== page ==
4. My first trip to Sfar's and Trondheim's dungeon, but it won't be my last. Deadpan humor, anarchic pacing, and moments of genuine sorrow that sneak up on you out of nowhere.

    5. This book is a ton of fun. Love the art, characters, everything. Unfortunately, my old library had only a few random volumes of this, and I haven't gotten around to getting into the others.I definitely plan on reading thru them all though!

    6. This is one of the best Graphic Novels I've read in some time. One of the authors described the book as "Conan the Barbarian meets The Muppet Show," which turned out to be a fairly accurate characterization. Essentially, DUNGEON is an anthropomorphic comic parody of Dungeons & Dragons, but a quick glimpse into the book reveals that it's so much more than a parody--the world of DUNGEON really takes on a life of its own. At first glance, DUNGEON reminded me of the card game Munchkin, which als [...]

    7. It had to be fate. I saw these books at the library and they looked like they might be good BUT they didn't have the first one. I'm a completist, I could NOT start with volume 2 so I gave up. A week later, digging through a box of comics a friend had given me to sell more than a year ago, I find the first 8 comics in the series (the first 2 graphic novels). The dark, most-likely unclean, hand of some god of comedic fantasy had obviously reached into my life. I grew up reading Finieous Fingers an [...]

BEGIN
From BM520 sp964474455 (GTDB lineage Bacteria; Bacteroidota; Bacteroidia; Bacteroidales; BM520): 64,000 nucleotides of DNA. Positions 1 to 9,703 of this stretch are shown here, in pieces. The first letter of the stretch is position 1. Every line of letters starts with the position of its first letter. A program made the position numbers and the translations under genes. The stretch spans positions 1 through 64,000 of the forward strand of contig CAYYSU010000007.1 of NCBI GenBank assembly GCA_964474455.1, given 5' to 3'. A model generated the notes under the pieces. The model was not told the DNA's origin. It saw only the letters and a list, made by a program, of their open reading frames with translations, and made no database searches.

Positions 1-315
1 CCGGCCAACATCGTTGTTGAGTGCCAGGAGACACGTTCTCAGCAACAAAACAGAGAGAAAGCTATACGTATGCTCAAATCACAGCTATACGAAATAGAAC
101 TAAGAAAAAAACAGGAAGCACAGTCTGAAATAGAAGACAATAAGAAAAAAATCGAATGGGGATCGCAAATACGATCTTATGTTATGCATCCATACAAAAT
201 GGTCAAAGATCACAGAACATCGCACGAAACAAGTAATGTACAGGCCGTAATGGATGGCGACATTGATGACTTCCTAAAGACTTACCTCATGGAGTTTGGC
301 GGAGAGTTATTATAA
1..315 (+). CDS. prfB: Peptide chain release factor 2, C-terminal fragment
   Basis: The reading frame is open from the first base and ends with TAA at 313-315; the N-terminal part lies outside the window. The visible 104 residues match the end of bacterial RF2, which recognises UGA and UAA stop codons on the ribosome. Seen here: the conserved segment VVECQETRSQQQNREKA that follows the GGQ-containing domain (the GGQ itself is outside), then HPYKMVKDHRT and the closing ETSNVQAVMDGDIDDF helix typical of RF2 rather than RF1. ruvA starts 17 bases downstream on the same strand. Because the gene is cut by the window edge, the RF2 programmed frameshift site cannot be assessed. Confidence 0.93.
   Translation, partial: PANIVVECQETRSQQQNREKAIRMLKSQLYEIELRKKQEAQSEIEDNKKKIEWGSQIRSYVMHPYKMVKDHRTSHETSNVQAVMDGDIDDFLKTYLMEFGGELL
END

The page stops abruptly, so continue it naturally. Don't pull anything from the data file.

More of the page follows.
8. Hi hilarity, and low-. Marvin the duck exhibits pluck and perseverance while carefully maintaining his essential cowardice and laziness, yet somehow managing to both survive and carry the day.Long-time Gamernerds especially will love it. But the book is 'spit your coffe' funny. Hernia funny. And this volume at least is a-ok for all ages. (Later volumes have more nudity and crudity, which may startle or discomfort the more easily flustered and protective of us American parent types. In our local [...]

    9. There's nothing that isn't awesome in this series. The comedy, the fantasy, the cartooning, the endless detail, invention, and novelty that populates this world. It is both a great fantasy series and a great comedy series, neither in the tradition of Pratchett or Adams. The unbelievable team of Trondheim and Sfarr break new ground in this series.This is the first book of a series with a difficult chronology-- in fact 3 separate series with many of the same characters, set in the same world. It d [...]